Wisconsin 21
#4 Nebraska 20

Sept. 21, 1974 • Camp Randall Stadium, Madison, Wisconsin

1 2 3 4 T
Nebraska 7 7 3 3 20
Wisconsin 0 7 0 14 21

Mack's Truck Flattens N.U., 21-20

Like puppets on invisible strings, Husker John Lee, 69, dangles in the air while pressuring Wisconsin's Gregg Bohlig ... who follows through gracefully on a second-quarter pass. The aerial flies high above Lee's helmet on the way to Art Sanger, who made the catch for 12 yards and Wisconsin scored on the next play. ED ROTH/THE WORLD-HERALD

Early Humm Injury Contributes to Loss

MADISON, Wis. — Battered and bruised for more than 56 minutes but still giving more than it was taking, Nebraska was stabbed in the heart with a 77-yard touchdown pass in the last 3:29 Saturday to give resurgent Wisconsin a 21-20 upset victory.

After Greg Bohlig's dramatic pitch to flanker Jeff Mack, Vince Lamia's ensuing extra point kick and the final moments were played out, the Camp Randall Stadium crowd of 73,381 started the wildest celebration on the field since 1969 when a win over Iowa ended a 23-game winless streak.

The Badger band was even denied its post-game preening for regional TV.

The downfall for the No. 4-ranked Cornhuskers seemed almost predestined. After a near flawless 61-7 opening triumph over Oregon, the Huskers were struck by a series of injuries and misplays that set the tone for the Bohlig-Mack conclusion.

"It was like playing Missouri," said Nebraska trainer Paul Schneider, as he treated an uncommon number of hurts in the solemn locker room afterward. "They just came out and hit. There are a lot bumps and bruises."

47 Air Yards

Quarterback Dave Humm, who had passed for 297 yards against the Badgers the year before, was out after little more than a quarter with a hip injury. The Huskers netted only 47 aerial yards Saturday.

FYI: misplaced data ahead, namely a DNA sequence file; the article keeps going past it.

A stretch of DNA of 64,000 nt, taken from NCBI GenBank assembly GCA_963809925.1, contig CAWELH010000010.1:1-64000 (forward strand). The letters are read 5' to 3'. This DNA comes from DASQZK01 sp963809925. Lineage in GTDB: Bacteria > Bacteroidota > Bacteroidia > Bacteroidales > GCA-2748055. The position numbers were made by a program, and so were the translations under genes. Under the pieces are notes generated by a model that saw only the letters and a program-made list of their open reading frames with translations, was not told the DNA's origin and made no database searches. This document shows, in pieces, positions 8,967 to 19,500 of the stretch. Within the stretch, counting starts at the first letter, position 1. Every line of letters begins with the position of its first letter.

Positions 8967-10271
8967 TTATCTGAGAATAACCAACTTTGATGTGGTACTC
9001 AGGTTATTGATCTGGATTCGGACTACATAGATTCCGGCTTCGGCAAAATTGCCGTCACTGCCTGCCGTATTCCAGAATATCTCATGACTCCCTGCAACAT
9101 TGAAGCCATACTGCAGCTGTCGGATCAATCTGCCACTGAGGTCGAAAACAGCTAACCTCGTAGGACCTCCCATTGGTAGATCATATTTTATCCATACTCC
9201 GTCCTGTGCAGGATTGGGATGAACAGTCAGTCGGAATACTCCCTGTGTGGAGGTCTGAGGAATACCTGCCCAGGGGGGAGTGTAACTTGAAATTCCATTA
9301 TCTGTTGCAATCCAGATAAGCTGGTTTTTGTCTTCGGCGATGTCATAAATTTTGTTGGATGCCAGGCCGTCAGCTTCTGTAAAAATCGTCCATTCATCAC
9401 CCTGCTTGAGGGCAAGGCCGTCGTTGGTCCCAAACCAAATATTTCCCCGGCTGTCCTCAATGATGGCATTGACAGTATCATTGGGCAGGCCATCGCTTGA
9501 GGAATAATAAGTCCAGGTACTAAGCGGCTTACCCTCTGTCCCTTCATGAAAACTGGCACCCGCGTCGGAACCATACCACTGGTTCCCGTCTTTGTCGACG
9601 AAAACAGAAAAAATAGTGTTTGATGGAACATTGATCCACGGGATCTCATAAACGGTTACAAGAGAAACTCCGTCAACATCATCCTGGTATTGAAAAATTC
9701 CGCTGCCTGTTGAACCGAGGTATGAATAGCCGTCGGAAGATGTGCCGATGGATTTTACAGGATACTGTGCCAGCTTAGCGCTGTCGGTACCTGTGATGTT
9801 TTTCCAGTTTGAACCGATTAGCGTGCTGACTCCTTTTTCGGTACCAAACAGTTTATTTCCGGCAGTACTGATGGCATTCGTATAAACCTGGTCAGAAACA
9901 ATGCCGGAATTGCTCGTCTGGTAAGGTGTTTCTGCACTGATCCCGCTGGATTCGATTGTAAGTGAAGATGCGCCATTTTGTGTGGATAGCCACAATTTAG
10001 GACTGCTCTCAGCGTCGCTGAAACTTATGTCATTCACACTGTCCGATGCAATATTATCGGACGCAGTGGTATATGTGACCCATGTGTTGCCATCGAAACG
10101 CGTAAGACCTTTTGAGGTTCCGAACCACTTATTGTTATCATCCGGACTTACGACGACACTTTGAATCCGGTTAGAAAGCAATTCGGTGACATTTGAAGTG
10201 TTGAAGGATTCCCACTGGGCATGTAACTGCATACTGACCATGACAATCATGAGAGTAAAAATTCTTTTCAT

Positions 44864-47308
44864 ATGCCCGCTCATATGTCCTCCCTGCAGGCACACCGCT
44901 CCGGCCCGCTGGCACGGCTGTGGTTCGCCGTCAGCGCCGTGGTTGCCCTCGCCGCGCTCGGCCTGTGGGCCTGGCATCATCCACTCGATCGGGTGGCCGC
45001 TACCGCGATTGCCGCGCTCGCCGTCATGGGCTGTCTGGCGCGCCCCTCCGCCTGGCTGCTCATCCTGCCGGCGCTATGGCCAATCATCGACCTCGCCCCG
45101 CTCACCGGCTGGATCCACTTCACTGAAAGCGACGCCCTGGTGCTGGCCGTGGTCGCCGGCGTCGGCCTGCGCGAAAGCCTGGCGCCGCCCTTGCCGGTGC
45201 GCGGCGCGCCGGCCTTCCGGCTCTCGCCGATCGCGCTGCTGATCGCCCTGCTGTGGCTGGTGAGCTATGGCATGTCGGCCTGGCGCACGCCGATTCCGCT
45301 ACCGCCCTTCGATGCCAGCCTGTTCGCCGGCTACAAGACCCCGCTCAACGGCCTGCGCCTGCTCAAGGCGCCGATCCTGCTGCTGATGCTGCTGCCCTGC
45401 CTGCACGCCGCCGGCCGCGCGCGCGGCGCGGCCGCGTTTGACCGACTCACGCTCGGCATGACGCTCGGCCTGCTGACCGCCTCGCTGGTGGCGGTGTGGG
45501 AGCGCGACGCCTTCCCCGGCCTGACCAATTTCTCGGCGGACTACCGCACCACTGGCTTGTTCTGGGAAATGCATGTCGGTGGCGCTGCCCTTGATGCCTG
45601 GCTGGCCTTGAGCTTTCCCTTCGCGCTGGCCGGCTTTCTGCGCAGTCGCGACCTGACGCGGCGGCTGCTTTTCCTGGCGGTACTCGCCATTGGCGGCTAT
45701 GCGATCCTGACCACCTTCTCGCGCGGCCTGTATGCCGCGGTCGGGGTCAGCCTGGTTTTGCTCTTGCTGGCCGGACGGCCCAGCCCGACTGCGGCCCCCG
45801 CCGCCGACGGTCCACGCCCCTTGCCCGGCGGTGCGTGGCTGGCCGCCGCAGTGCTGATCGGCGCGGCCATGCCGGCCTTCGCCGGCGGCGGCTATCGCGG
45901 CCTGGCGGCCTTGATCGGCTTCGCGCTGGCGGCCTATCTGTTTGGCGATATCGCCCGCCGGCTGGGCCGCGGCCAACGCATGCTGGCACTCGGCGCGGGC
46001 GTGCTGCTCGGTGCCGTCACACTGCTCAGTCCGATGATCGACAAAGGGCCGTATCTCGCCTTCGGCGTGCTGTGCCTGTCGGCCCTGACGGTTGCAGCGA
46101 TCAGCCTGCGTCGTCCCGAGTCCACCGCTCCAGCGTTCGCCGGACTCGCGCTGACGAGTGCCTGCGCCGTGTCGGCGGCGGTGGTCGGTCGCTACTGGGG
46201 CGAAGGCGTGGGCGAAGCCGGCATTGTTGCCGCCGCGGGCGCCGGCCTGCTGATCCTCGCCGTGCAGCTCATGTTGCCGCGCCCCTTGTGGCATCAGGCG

I-back John O'Leary received a cracked jaw and several broken teeth just before the half, but he came back to play. So did defensive end Bob Martin, who had a sprained ankle in the first quarter, and fullback Tony Davis, whose knee was swelling.

But the other end, Tom Pate, never returned after he was knocked out early in the second period.

The Husker injuries, of course, hurt more than those in the Badger quarters, where joy was unbridled.

Nebraska Coach Tom Osborne had the task of trying to pull his players' chins out of their shoes before he opened the doors to the press and consoling followers.

'Don't Give Up'

"I told them they had hit hard, and they had just made some mistakes (four fumbles — two lost — an interception, three penalties). They are a good team, and they will be a good team," Osborne said.

"I just hope the players don't give up now. They're all hard when you lose. But we can still win the Big Eight.

"I'm not alibing, but the injuries hurt us. But that's football. Breaks and turnovers are part of it."

In replaying the final minutes, Osborne said he ordered a 22-yard Mike Coyle field goal just before Wisconsin's final touchdown because he was trying to prevent a possible tying field goal by the Badgers.

The Huskers had driven to a first down on the Wisconsin two-yard line, but were back on the four on fourth down. Coyle's kick made it 20-14 with 4:21 left.

Rare Bomb

When a writer noted that Nebraska would have been in good field position even if it had come up short on a touchdown try, Osborne replied: "On that play (Bohlig's pass), it wouldn't have mattered if it was 94 or 104 yards. I believe that was the first long touchdown pass on us in two years.

"Our safety (George Kyros) went for the interception. It was all over when they caught the ball."

Kyros, who was also called for pass interference on the play, took a stab at the ball, and it appeared he would have had it if he had been 5-10 instead of 5-9. The Grand Island senior said later in an apologetic voice: "I'd rather not talk about it."

"It wasn't George's fault," said Defensive Coordinator Monte Kiffin. "It was the team's fault. We should have had a better pass rush.

"We don't want to single out anyone. All the coaches and players take the blame. This is about as sick as I've ever been after a game. This is such a great bunch of kids, but once it (adversity) starts, it kind of snowballs.

"But I'm as proud of them as I was last week. I'm not going to second-guess the players. Now they have a chance to prove what kind of men we have."

Statistics Close

Statistically, the game was as close as the final score, with Wisconsin outyarding the Huskers, 219-305. But it was a reversal of the previous year when Nebraska was superior in passing and Wisconsin got the better of the ground war.

Bohlig who made Badger Coach John Jardine swallow his words when he said the Eau Claire senior would never make it two years ago, harried the Husker secondary for 242 yards with 14 completions in 21 attempts.